The 2014 Operating Budget is submitted for your review in accordance with Article VI, Section 6.02, Paragraph (A)(6) of the Fairfield City Charter. The proposed budget represents this coming year’s plan for generating revenues and funding expenditures to implement specific programs, functions and activities during the 2014 fiscal year. The budget is the City’s primary fiscal planning document. Its major goal is to provide sound fiscal administration. Prudent financial management seeks to meet the needs of the City’s residents and businesses while recognizing the constraints of available revenues. Thoughtful expenditure priorities and maintenance of reasonable staffing levels are key to sound budgeting. The proposed Operating Budget was drafted with this in mind. The following highlights are provided:
Revenues – Revenues for the proposed budget, including inter-fund transfers, are projected at $67,840,340. Estimated revenue from 2014 as compared to 2013 is estimated to increase approximately 2.6% (all sources), as a result of increases in utility revenue and income tax withholding payments. The additional income tax revenue paid to the General Fund has, as its primary intended purpose, the bolstering of reserves to meet the City’s bond rating agency’s (Moody’s Investor Services) requirements. The estimated revenue allocation is shown in the chart below.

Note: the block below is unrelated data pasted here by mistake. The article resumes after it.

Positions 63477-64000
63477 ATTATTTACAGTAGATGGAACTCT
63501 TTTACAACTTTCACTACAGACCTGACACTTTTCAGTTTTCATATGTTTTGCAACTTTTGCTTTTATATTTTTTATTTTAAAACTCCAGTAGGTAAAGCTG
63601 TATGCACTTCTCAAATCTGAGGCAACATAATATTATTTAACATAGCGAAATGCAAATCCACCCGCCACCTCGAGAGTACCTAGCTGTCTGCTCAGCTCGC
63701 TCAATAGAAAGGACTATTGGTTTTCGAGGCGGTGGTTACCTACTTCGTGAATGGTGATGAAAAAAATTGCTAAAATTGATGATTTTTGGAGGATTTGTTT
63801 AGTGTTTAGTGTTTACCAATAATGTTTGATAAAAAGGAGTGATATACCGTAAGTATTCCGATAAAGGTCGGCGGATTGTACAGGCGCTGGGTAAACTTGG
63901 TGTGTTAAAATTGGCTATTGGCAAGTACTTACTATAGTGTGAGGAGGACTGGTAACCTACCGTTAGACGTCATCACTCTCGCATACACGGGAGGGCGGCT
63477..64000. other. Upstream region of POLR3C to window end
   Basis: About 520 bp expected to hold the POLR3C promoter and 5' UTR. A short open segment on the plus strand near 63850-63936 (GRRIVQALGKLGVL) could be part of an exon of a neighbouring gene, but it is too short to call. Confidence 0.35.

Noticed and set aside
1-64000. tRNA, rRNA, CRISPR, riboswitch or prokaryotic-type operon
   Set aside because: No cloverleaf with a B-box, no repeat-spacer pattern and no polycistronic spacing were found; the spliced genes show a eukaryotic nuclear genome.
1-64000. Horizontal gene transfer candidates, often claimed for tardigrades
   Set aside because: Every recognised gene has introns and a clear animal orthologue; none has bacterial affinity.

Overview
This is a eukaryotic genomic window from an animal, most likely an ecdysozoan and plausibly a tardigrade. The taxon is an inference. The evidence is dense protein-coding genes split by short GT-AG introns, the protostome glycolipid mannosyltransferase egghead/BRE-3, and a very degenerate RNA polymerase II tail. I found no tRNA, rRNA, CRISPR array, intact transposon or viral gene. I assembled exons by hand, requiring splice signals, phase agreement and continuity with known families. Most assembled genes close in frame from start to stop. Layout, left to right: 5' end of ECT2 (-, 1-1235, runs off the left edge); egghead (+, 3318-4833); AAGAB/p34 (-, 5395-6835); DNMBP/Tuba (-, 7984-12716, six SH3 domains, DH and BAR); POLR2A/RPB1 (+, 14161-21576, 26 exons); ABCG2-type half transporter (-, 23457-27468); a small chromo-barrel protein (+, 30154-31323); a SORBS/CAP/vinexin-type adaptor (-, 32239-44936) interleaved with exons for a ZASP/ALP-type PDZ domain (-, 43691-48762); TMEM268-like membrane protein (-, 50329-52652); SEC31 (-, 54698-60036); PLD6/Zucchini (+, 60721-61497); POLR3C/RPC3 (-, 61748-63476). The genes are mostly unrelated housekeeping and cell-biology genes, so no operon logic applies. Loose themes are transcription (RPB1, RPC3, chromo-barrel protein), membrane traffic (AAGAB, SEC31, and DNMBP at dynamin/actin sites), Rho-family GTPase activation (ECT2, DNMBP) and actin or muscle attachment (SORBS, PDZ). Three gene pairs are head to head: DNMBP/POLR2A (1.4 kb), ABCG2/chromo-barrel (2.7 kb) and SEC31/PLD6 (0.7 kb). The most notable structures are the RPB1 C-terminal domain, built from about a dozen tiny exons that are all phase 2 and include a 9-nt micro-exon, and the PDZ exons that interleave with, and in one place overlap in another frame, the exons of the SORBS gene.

The largest source of revenue, the 1.5% Income Tax, is projected to generate $24,704,430 for 2014. Revenues are being projected based on 2013 actual collections from this revenue source. The income tax revenues will be allocated as follows for 2014:
General Fund (1.2%) $ 19,763,544
Street Improvement Fund (.15%) $ 2,470,443
Capital Improvement Fund (.15%) $ 2,470,443
Total $ 24,704,430
Expenditures – Overall 2014 expenditures from all uses total $66,890,689. The increase of 5.9% from the 2013 original budget is primarily a result of increased transfers to other funds, such as the Street fund and Fire Levy fund, as well as of increases in health care costs and negotiated union contracts. Historically the City has spent an average of 95% of its budgeted operating funds which, in the past, has allowed for the remaining 5 % of unspent funds to be added back to next year’s respective fund balances. With tighter up-front expenditures being budgeted this year, and in 2013, it is unlikely that the same level of balances will be added back to the respective funds at the end of 2014. Note that relatively fixed costs such as wages, along with related expenses such as taxes and pension contributions, comprise 53%, or approximately $33,500,000, of the City’s total operating budget.
The top five of the City’s funds are depicted below. The graph compares the 2013 and 2014 expenditure budgets (absent transfers). The General fund will decrease by 2% to $24,979,769. The decrease from 2013 is largely due to continued attrition of vacant positions. The Street fund will increase by 1% to 3,9,51,655. The Fire Levy fund will decrease 0.3% to $5,502,682. The Water/Sewer funds will decrease 0.76% to $9,013,008. The Recreation Facilities fund will decrease 2.24% to $1,612,321.
2014 Expenditures by Major Funds